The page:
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Israel Plane Shot Down by Bulgarians; 57 Reported Killed in Crash

July 28, 1955
See Original Daily Bulletin From This Date

The Israel Government was taking energetic measures today to investigate the circumstances under which an EI AI-Israel Airlines Constellation with 57 persons aboard made a crash landing early this morning one and one-half miles inside the Bulgarian border adjoining Greece. It was reported this evening that the Bulgarian Government had given Israel permission to inspect the destroyed plane.

Upon instructions from the Israel Foreign Office the Israel legation in Athens immediately asked the International Red Cross and the Greek Army to enable the Israel Minister in Greece to proceed to the site of the crash. Access to the region would have to be through a fortified Greek zone and another on the Bulgarian side of the frontier.

The plane, on the Vienna-Lydda leg of a flight from London, was fired upon, reportedly by Bulgaria anti-aircraft gunners. Just before going down, the pilot was heard in Athens and Rome to say over his radio that the plane was in flames and he was trying for a forced landing. The pilot was a Briton.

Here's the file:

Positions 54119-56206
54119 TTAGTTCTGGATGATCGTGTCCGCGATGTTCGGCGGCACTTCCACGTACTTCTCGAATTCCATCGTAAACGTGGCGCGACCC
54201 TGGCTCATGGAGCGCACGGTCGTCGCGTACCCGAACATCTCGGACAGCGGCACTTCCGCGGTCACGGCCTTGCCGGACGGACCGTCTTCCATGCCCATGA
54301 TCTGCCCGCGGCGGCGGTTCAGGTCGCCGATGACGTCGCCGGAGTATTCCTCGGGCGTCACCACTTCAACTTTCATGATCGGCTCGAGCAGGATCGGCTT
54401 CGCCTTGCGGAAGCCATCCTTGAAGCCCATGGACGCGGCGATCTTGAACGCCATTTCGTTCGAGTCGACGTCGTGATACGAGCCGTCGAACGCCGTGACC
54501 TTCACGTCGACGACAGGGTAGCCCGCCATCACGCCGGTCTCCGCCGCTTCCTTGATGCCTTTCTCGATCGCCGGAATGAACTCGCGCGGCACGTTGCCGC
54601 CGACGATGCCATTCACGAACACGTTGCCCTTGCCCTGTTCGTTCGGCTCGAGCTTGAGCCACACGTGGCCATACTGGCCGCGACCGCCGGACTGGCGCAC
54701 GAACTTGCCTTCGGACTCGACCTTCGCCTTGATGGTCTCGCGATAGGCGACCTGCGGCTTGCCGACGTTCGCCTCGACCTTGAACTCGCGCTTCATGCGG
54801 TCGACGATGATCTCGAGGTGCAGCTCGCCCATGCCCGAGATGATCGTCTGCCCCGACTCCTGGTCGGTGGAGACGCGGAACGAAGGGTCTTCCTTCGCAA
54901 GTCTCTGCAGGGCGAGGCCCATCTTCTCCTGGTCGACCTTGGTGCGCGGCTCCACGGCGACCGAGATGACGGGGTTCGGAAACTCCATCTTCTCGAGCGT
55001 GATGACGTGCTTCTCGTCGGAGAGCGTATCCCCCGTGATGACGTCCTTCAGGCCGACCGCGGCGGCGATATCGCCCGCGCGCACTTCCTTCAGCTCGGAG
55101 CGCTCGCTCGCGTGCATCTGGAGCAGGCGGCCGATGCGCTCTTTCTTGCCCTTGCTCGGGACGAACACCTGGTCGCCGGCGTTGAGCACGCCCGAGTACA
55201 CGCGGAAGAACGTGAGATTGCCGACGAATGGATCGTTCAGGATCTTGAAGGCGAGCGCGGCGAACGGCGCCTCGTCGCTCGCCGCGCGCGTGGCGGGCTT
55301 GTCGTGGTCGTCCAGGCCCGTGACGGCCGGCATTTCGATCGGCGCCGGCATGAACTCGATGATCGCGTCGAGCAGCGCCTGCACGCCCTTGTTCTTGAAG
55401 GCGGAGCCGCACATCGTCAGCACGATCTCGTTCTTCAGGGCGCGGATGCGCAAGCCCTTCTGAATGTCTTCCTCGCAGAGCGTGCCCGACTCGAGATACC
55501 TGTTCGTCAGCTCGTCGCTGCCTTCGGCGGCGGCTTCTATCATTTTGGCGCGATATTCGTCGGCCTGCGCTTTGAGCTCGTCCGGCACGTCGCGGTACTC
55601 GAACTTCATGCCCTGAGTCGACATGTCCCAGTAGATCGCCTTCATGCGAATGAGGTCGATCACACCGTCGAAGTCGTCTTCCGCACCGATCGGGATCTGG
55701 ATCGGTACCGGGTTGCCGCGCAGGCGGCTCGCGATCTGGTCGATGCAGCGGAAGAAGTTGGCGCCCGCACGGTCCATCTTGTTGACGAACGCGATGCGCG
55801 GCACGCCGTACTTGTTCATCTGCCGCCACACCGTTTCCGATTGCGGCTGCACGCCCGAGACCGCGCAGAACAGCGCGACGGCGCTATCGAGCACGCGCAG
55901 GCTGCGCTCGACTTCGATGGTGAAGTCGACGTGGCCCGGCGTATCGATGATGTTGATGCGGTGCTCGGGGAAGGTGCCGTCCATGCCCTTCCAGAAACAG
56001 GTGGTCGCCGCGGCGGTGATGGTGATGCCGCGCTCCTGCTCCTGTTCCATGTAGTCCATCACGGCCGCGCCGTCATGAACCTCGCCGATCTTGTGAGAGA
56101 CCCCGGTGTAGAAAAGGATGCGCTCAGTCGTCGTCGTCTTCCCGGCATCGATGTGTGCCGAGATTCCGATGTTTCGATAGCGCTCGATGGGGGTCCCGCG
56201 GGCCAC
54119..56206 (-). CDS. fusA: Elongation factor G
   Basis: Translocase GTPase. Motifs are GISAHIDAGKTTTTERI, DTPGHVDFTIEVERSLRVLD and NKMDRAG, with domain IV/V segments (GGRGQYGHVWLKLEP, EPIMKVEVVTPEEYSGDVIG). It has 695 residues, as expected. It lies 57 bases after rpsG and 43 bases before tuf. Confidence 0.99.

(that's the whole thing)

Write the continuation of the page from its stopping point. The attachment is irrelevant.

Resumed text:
(An Associated Press dispatch from Athens reported Greek Army sources as stating that 57 persons were killed in the crash. A later dispatch said that Greek soldiers in border positions could see Bulgarian ambulances surrounding the wreck.)

Four Americans were among the passengers and five Soviet citizens boarded the plane at Viena. The Americans were identified: Mrs. J. Sheinbaum, a Mrs. Katz and her small daughter, and a Mrs. Schaeffer, who boarded the plane at Vienna.

One particularly poignant aspect of the tragedy was that five of the 12 persons who boarded the plane at Vienna were Russian Jews immigrating to the Jewish State, to join relatives there. EI AI offices have refused to publish a full passenger list for the time being.

An El Al statement said that the plane had made a forced landing at Tsirbanovo, Bulgaria, while other reports placed the site at Petritsu. The area on both sides of the border is heavily fortified and Greek-Bulgarian relations have been strained for years. A shift of only a few miles to the east of the planes scheduled course might have carried it across the Bulgarian boarder.

The normally scheduled Vienna-Istanbul leg of the London-Lydda course was skipped because the plane, delayed in London, was late. It was headed directly toward Lydda when it met disaster.

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